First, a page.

Though the happy talk from the NFL is that the personal conduct policy is working (Donte Stallworth's victim notwithstanding, I guess), the players are not terribly comfortable with a system that has no specific rules and has no neutral arbiter.
Upcoming Labor Issues
According to the NFL Players Association, league discipline is going to be an issue in the upcoming labor talks:
League discipline is appealed to the NFL Commissioner or his appointee, and it is not likely that the league is going to disagree with itself when appeals are heard. It is clear from our ongoing team meetings that players see league discipline as becoming more and more excessive, and that the best way to address the problem is to insist that the next CBA require neutral arbitration for league discipline as well.Michael David Smith wrote that one of the most unreported stories in the NFL is how much resentment the players have towards the commissioner, in regard to how he has handled disciplinary issues.
The cynic in me thinks that maybe Goodell wants to make the policy as harsh as he can, because he can then use that as a bargaining chip in the negotiations.
As a fan, I'm not sure I'm comfortable with Goodell being police, judge, jury and appeals court regarding player discipline. Are there are no rules for what discipline is going to be other than whatever side of the bed Goodell wakes up on? Or him sticking his finger in the wind and seeing what the mob of public opinion says?
Here's a review of the NFL Personal Conduct Policy for those of you who either like it or hate it.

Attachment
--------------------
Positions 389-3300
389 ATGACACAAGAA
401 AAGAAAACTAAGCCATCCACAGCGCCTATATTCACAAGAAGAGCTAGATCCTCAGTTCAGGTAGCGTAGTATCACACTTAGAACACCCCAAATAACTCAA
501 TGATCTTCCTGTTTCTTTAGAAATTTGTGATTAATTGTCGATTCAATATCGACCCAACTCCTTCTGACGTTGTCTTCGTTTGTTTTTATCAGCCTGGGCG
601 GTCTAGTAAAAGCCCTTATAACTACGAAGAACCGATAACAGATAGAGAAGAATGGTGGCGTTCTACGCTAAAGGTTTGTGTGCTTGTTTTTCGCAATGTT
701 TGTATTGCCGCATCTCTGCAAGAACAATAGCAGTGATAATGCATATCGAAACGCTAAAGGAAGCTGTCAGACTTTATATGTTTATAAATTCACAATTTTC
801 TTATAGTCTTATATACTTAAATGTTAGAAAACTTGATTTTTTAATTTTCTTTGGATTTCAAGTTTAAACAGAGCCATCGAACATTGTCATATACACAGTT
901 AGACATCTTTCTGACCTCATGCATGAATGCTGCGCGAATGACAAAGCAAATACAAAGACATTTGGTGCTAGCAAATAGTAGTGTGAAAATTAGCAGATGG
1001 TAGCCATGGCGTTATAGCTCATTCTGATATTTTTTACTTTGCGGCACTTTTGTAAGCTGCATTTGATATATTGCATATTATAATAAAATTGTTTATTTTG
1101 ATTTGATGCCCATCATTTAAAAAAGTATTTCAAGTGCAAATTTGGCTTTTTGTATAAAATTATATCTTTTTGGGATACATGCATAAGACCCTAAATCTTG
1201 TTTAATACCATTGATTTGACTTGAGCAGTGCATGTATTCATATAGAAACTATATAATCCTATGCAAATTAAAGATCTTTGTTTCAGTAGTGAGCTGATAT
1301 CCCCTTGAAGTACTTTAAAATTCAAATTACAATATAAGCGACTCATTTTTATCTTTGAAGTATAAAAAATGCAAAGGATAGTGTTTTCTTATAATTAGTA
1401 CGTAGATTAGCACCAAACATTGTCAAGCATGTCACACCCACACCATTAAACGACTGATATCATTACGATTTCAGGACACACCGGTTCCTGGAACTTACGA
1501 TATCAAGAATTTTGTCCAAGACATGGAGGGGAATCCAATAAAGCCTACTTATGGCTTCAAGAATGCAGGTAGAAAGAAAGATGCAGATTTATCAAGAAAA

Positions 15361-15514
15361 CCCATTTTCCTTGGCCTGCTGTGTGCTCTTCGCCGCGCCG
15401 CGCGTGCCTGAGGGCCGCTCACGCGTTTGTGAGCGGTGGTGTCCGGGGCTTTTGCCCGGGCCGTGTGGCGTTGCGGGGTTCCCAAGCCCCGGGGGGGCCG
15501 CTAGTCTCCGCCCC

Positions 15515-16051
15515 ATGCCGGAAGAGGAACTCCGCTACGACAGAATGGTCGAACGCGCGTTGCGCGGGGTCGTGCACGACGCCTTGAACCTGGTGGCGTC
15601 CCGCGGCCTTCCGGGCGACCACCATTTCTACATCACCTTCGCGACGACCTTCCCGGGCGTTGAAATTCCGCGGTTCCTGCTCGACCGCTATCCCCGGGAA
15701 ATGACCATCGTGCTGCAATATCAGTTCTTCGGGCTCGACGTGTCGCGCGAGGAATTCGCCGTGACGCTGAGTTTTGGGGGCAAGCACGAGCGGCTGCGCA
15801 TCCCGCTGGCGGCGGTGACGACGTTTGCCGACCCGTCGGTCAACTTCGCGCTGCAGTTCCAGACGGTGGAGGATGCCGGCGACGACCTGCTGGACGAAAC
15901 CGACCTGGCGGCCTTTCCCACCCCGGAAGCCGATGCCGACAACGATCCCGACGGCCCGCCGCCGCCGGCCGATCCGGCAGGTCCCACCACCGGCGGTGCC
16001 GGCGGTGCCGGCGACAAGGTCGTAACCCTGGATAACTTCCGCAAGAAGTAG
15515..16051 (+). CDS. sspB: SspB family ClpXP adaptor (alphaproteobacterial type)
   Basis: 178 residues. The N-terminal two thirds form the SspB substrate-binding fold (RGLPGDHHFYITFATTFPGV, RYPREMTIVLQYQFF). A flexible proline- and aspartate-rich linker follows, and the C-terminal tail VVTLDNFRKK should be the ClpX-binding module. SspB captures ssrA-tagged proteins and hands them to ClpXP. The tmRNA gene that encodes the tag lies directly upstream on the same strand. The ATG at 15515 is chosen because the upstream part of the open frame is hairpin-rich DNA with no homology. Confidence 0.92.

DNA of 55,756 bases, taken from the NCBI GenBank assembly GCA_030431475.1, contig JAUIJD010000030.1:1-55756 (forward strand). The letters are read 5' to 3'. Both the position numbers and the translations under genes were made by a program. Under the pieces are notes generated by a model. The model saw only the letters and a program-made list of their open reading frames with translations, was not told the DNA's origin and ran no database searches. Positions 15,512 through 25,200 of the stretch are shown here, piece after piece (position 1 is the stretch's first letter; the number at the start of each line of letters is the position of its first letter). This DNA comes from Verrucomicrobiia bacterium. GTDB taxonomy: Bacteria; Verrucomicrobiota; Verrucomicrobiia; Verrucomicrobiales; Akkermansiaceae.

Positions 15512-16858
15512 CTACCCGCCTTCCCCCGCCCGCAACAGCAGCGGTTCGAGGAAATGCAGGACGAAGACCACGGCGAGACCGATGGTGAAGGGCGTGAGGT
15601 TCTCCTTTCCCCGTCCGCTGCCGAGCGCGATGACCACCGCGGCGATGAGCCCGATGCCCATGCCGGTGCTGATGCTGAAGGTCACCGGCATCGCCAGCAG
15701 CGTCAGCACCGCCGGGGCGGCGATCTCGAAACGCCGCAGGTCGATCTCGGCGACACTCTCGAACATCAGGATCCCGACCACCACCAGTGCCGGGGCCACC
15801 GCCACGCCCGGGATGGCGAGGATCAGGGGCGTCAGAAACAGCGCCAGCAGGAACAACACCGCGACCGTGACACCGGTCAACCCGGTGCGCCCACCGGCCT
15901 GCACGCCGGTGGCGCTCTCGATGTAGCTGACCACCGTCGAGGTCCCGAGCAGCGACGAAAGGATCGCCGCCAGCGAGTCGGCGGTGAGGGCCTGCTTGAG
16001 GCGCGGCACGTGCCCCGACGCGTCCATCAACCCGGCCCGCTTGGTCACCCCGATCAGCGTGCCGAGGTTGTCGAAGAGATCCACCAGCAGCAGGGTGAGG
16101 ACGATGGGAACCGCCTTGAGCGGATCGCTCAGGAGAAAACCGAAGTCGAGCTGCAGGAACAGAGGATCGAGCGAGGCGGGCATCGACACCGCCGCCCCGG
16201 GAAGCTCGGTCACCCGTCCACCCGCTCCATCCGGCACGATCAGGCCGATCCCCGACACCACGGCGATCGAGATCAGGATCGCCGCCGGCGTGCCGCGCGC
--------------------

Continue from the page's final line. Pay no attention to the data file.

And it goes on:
History of the Personal Conduct Policy
The biggest change from the old policy to the updated one currently in place is that it is now easier for the commissioner to discipline players, even if they were innocent in the eyes of the law -- "innocent" meaning that there hasn't been a final disposition of their case in a court of law.
Repeated offenders can be disciplined on an "expedited basis." And first-time offenders can be disciplined immediately if the matter involves "significant bodily harm."
The policy came to be because of Pacman Jones -- the Titans barely disciplined their own player because they wanted to keep him on the field. Teams disciplined their star players differently than their non-star players (which still happens under the new personal conduct policy).
On top of that, Goodell clearly was concerned that the legal system didn't punish players fast enough or hard enough. Goodell also didn't want to have to wait for the legal system to take its course before he effectuated league punishment.
He wants to hold the players to a higher punishment than just what the law requires.
I understand that some people don't like the American criminal justice system. They get concerned that celebrities get special treatment, and they hate how slow the process tends to go. Some people believe that proving "guilt beyond a reasonable doubt" is a foolish standard that should be replaced with "everybody knows he's guilty."
But I'm not sure that it helps the NFL's image any by coming up with their own extra-legal discipline beyond what happens with the justice system or punishing innocent people. It just turns the focus of the league into Court TV.
I've repeatedly written on this subject. When the policy was first enacted, I was concerned about the "Unintended Consequences of NFL Personal Conduct Policy:"